The 37ft, two-berth Riva 2000 packed 1,050 horsepower in a 20-degree deep-V hull, and could reach 53 knots fully loaded. It inspired boatyards on both sides of the Atlantic to up their game, and still turns heads today, 40 years later.

Riva 50 Superamerica (1981)

In the days when the London Boat Show was squashed into the original 1930s Earls Court Exhibition Centre, the biggest boat on display was often the 50ft Riva Superamerica shown by Lewis Marine, behind a red rope and guarded by a uniformed commissionaire.

British boatbuilders at the time had nothing to match it, but as well as picking up some valuable marketing tips, they also saw just how cool and desirable a big flybridge yacht could be.

It took a while, but when Fairline’s 50 came out in 1986 it represented a huge step for UK boatbuilding, its two-tone gelcoat a conscious homage to its Italian inspiration.

Riva Ferrari 32 (1988)

Early Rivas sported engines from Chris-Craft. There was at least one Lamborghini-powered Aquarama. The shipyard was never shy of collaborations with bigger brands, and in the world of high-octane luxury there’s no bigger brand than Ferrari.

So although it’s a shame it didn’t have Ferrari engines, the Riva Ferrari’s twin 390hp BPM V8s with surface drives still pushed it to 53 knots, and it was designed using Ferrari’s CAD software, an idea as advanced for the time as the carbon fibre used for the radar arch. Just 40 were built.

Riva Aquariva (2000)

Back in 1998 Riva was owned by British engineering group Vickers. Wooden boat manufacture had been wound up two years before. The yard was floundering, but Stephen Julius, a canny Anglo-Italian entrepreneur (who soon moved on to Chris-Craft), understood the problem, and the brand.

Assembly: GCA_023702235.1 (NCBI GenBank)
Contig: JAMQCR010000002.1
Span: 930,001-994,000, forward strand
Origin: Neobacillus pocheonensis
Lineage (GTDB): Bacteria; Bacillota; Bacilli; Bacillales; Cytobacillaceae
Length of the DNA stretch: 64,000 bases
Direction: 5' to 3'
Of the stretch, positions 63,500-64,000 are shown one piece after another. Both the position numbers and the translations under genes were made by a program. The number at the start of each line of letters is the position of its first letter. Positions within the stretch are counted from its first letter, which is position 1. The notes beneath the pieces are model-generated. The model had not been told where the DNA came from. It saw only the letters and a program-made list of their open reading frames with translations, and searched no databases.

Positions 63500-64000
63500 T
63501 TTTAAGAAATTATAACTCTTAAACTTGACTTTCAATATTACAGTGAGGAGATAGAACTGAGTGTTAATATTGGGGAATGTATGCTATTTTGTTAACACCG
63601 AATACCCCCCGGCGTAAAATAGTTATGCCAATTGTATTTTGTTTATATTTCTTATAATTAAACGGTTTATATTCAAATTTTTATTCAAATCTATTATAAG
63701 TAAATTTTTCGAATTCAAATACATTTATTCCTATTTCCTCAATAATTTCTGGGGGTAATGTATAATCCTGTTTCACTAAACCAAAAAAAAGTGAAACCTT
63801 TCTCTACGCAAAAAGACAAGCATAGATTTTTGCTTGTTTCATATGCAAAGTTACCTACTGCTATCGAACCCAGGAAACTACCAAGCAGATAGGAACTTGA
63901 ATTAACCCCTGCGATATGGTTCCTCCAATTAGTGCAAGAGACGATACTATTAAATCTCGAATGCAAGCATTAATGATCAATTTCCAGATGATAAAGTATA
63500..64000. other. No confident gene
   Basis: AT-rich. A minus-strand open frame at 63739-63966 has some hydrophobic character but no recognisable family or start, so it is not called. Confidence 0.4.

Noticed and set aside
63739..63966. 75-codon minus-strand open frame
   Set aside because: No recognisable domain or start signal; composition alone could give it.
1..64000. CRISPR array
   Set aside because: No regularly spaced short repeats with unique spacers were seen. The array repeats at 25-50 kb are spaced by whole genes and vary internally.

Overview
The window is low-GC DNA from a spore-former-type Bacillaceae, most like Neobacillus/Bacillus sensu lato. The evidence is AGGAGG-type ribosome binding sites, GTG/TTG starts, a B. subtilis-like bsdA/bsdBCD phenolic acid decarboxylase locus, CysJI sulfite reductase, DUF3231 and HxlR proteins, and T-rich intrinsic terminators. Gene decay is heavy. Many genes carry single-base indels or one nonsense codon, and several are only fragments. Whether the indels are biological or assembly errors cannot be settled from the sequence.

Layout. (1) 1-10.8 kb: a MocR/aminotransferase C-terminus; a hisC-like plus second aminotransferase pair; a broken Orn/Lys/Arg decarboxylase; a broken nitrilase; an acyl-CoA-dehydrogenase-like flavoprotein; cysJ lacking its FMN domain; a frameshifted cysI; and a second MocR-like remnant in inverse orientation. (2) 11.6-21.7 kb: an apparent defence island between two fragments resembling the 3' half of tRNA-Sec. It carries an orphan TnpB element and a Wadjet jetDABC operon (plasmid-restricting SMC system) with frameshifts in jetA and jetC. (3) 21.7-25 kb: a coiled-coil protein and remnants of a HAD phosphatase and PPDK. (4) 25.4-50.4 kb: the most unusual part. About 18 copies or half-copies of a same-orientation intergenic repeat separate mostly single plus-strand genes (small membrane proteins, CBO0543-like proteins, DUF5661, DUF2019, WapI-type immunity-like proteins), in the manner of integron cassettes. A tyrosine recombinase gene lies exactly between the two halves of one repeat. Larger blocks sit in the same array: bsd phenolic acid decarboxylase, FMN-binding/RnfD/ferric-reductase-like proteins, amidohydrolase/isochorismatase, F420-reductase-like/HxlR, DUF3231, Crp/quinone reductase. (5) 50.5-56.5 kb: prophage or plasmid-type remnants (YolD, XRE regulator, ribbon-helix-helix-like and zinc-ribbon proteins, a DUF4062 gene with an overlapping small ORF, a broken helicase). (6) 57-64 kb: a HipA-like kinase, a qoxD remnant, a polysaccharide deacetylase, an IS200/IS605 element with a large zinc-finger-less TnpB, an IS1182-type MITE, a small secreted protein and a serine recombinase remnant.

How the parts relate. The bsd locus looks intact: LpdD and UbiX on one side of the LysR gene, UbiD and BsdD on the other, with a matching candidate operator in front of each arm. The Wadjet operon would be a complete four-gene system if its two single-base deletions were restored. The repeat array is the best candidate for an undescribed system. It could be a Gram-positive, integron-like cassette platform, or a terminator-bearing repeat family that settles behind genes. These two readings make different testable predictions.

The result was the magnificent Aquariva, 33 feet (10m) of perfectly-proportioned, high-performance dayboat, which had all the quality and allure of its thickly-lacquered predecessors, but in fibreglass. It showed the way to Riva’s future, and when Julius sold up in 2000, all the Ferretti Group had to do was keep going along that path.

Riva 76 Perseo (2015)

Given Riva’s indelible association with fast, open sports machines, it’s easy to forget how pioneering the yard has also been in the more sensible world of flybridge cruising boats.

And dazzled by the pure allure of the 76 Perseo you might be forgiven for not noticing that it too has an upper helm station, and seating up there for ten – not forgetting the spacious deck saloon and four sleeping cabins down below. Sensible, however, it isn’t – the Perseo packs up to 3,600hp and can blast along at close to 40 knots.

Riva Rivamare (2016)

The old Riva spirit is alive and well in the 39ft Rivamare, a fibreglass reimagining of the legendary Aquarama, complete with a powerful flared bow, wraparound windscreen, sculpted stern and a central walkway up through the sunbed.

Times have changed, though, so it also offers a modern medium-V hull, twin 400hp Volvos on Duoprop drives, a practical galley, air-conditioning and a gyro stabiliser. But it remains an unashamed, old-school open boat, without even a radar mast, and it goes as good as it looks.